The exercise of good judgment by an adult leader in a youth-based outdoor activity is a crucial aspect of risk management. Indeed, it is the foundation of BSA safety in the outdoors. In the end, the exercise of good judgment may be the only factor protecting
participants from a bad outcome. Factors that can inhibit good decision-making include
carelessness, complacency, denial, improper assumptions, effects of fatigue, stress-affected behavior, resistance to changing conditions, lack of experience or knowledge, overconfidence, lack of respect for risks or hazards, poor conflict resolution, ineffective leadership, bad participant behavior, lack of understanding of participant skill level, summit fever, tunnel vision, hazard unawareness, time or schedule pressures, leader ego, or unreasonable goals.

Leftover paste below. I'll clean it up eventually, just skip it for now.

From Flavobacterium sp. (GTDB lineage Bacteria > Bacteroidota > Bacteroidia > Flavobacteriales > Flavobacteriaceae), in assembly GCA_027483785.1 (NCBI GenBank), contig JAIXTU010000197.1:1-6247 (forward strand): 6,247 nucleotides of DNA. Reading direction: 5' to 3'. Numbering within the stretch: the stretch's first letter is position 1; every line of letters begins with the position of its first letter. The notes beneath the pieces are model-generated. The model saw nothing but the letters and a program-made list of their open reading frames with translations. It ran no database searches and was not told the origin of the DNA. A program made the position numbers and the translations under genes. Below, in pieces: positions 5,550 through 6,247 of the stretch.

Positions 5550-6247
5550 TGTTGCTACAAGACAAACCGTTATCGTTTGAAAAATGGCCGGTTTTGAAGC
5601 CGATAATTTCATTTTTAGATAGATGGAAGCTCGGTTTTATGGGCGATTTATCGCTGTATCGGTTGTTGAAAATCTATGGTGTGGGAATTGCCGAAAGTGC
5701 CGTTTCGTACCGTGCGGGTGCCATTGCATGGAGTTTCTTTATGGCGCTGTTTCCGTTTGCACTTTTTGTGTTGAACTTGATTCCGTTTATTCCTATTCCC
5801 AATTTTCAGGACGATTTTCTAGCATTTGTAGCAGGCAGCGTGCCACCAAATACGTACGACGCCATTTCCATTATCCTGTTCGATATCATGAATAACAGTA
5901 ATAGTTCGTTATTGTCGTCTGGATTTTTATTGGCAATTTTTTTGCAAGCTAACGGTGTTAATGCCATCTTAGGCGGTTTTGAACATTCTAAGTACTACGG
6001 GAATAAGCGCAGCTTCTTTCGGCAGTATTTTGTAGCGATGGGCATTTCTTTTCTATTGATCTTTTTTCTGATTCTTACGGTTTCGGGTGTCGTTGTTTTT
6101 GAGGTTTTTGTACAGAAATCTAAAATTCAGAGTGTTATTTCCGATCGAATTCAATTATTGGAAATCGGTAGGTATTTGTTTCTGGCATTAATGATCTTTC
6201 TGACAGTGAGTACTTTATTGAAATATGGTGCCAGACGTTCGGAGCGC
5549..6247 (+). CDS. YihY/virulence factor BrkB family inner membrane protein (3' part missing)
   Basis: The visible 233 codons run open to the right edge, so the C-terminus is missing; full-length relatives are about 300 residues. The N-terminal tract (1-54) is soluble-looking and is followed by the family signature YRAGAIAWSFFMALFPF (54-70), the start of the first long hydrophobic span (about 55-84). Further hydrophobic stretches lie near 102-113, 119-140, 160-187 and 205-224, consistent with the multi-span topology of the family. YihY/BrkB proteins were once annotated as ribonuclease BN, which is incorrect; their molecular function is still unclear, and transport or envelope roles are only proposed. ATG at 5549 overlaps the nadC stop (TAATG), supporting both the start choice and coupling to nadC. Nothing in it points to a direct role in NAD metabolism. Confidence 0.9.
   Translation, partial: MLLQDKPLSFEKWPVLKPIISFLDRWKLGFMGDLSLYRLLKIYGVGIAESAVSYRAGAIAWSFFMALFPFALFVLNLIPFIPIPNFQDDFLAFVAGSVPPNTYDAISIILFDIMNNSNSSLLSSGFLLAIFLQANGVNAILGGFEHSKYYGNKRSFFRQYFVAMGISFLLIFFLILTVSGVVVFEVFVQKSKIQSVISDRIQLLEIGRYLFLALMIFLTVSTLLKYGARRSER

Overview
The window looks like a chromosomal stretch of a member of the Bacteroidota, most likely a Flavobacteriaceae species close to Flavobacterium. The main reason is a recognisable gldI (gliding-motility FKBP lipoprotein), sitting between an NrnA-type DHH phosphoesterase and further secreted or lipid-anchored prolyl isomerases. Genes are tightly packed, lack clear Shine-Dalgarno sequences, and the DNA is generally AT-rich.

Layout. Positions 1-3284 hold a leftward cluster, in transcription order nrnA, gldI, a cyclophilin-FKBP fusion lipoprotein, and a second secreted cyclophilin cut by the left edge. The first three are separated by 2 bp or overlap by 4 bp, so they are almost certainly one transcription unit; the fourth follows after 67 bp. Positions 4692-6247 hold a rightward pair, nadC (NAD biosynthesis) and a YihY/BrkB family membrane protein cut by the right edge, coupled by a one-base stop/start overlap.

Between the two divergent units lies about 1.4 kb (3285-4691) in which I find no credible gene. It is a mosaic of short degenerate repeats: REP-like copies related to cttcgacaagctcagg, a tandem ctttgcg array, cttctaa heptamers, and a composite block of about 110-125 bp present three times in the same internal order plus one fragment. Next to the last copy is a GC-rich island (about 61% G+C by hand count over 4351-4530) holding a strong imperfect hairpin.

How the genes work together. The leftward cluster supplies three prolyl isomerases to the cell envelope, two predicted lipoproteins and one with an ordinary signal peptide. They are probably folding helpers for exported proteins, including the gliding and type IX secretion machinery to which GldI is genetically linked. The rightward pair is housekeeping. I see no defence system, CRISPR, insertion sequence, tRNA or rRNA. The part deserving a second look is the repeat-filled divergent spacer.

In the absence of the exercise of good judgment, Scouts can be placed in a position of vulnerability during the activity from which there may be no recovery. Good
judgment in the outdoors is accordingly an integral part of the risk management process, and can be enhanced both by training and experience, taking particular note of
the prior outdoor experience of other leaders in the unit. Lastly, in the unfortunate event of a serious injury (or worse) to a Scout during an activity due to the failure to exercise good judgment, there may be an emotional cost to be paid by the participating adult leader(s). As one adult leader once said when remarking about the seriousness of an injury suffered by one of his Scouts – “I wish I had a time machine . . .” This is just a reminder that a bad day may have a number of victims, youth and adult leader alike, both physical and emotional.